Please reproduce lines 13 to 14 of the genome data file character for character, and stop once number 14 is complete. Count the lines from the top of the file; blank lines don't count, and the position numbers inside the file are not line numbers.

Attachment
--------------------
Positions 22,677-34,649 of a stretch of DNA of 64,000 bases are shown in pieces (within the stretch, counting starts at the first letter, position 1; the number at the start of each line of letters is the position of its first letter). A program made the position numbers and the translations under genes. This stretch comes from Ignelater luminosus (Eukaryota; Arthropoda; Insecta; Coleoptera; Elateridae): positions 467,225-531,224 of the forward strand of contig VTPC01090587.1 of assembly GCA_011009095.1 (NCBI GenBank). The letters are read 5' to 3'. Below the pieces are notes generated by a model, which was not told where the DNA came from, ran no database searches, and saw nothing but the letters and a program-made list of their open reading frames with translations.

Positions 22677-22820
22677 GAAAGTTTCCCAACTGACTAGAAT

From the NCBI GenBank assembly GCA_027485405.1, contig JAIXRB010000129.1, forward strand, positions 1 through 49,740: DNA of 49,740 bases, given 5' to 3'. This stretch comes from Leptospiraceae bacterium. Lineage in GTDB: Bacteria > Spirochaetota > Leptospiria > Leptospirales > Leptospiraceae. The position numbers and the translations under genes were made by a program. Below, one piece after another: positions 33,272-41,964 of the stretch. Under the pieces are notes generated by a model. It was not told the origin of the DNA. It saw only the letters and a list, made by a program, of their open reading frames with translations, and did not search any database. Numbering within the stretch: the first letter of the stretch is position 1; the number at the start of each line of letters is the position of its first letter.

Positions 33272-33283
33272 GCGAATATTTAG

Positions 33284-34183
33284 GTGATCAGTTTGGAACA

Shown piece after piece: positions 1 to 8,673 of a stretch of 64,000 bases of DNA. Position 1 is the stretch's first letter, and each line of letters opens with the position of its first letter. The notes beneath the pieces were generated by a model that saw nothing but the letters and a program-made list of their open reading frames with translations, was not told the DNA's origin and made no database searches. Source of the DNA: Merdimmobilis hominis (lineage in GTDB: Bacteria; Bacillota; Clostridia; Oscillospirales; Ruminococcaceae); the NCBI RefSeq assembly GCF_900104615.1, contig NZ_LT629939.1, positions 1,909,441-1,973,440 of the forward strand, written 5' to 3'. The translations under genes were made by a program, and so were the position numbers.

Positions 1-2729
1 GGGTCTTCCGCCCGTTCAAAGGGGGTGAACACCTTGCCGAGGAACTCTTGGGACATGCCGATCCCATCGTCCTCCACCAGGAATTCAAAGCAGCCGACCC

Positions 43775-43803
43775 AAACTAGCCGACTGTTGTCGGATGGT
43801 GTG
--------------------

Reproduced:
43775 AAACTAGCCGACTGTTGTCGGATGGT
43801 GTG